As far as where to fish, the holes I usually fish will be no good come September. The Kenai area might be a good bet, but I tend to stay away from these areas infested with crazed, out of their mind, maniacs. If you are new to salmon fishing I would stay away from highly concentrated combat fishing zones, shoulder to shoulder type fishing.

    Rainbows should be quite abundant on the Kenai Peninsula that time of year.

  4. #4

    Default

    Now is the time to start researching where you want to fish. When you locate those bodies of water then check the regulations for that specific area. That will keep confusion down. The regulations are not that confusiong in my opinion, but I have read the book front to back many many many times.

    Usually when the limit is 10 fish under 18" that is usually for rainbow stocked lakes, or jack salmon. I have a reg book upstairs, give me a page number and let me see if I can clarify for you.

  5. #5

    Default

    I can understand for people that live in Ak.. Its not that confusing.. However, us southerners get confused lol.

    For example.. Page 27 states that Coho (silvers right) under 16" you can keep 10 a day....

    But main book states you can only catch 10 per day...

    Also, is that inclusive of the whole state etc... If i fish say the lower kenai in the morning, and we take the off and go to say Homer... There it looks like you can catch 6 Coho per day.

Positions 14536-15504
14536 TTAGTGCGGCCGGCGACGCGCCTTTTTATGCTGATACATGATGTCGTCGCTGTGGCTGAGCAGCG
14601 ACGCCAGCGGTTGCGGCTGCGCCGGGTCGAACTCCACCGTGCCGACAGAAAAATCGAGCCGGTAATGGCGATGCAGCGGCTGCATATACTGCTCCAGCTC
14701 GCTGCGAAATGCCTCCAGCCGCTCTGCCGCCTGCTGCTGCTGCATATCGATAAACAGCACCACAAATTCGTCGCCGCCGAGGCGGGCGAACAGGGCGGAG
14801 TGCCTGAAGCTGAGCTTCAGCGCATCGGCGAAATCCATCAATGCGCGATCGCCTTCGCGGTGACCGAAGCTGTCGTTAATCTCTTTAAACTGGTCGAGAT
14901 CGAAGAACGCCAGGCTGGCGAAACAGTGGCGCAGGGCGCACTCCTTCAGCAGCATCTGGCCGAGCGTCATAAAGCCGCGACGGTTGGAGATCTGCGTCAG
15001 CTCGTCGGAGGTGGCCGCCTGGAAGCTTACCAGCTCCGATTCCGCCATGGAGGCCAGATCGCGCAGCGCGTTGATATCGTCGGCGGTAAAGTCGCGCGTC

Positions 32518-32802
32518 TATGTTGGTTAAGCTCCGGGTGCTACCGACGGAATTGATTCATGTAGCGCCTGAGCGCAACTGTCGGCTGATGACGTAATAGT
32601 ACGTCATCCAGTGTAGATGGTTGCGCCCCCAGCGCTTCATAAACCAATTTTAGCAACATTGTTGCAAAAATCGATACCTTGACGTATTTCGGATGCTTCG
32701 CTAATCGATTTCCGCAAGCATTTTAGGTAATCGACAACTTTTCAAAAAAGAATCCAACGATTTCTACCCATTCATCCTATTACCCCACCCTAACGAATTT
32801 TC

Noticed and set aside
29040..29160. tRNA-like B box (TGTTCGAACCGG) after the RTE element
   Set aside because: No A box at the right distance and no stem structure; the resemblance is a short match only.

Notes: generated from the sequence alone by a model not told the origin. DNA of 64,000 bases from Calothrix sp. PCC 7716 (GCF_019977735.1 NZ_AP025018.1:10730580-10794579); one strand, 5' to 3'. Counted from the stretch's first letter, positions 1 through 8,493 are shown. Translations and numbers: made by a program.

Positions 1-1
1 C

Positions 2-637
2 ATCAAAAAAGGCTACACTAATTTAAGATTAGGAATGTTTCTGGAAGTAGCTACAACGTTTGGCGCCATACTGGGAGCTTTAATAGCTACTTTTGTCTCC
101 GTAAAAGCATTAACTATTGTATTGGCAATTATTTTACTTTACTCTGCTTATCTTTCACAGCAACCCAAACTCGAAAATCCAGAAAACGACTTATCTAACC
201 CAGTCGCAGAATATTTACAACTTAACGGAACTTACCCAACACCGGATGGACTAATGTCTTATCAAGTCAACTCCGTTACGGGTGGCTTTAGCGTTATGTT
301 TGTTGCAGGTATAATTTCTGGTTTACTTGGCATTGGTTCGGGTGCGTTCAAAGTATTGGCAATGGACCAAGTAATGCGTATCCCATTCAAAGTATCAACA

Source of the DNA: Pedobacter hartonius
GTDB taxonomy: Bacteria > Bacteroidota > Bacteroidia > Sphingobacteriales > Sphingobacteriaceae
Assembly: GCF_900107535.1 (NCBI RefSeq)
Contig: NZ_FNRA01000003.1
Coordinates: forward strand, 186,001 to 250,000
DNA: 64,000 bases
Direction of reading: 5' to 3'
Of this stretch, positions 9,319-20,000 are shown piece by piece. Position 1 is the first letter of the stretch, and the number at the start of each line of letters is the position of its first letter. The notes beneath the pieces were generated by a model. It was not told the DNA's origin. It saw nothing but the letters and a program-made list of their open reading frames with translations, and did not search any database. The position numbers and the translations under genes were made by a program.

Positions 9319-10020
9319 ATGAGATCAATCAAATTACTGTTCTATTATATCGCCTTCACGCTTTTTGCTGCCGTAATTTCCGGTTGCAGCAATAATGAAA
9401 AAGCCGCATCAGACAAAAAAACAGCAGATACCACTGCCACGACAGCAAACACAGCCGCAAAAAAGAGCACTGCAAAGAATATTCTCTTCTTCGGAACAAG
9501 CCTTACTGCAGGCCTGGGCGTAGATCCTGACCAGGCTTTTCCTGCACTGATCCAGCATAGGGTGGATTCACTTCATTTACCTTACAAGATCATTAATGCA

Here in texas, the limits on our fish are statewide.. Period.. Theres not much of different limits for different area's on our coast

    Thanks alot

    We are going to be fishing the entire Kenai... Seward, homer, upper and lower etc. We will be traveling via RV for 12 days.. The way you guys make it sound, we will catch plenty of fish.. I just want to make sure we do it right..

    Thomas

  6. #6

    Default

    For the most part, a good rule of thumb would be, each tributary has its own regulations.

    Page 27 is in regards to the upper Kenai River tributaries. 10 fish under 16" is a lot but you wont find much unless you fish the lakes that are stocked with landlocked salmon. That regulation pertains to all salmon under 16" of length, for some reason they just lable the coho's (silvers) seperately. Probably because they stock lakes with coho's, which usually dont get over 16" in length.

    I remember when the bag limit was changed from 3 coho's per day down to two out of three. That year that was an abismal coho run thoughtout the entire cook inlet region. I dont know why the regulation has stuck. But you can keep two coho's over 16" and one other species of fish, most likely a red, if you can find one, in that time of year.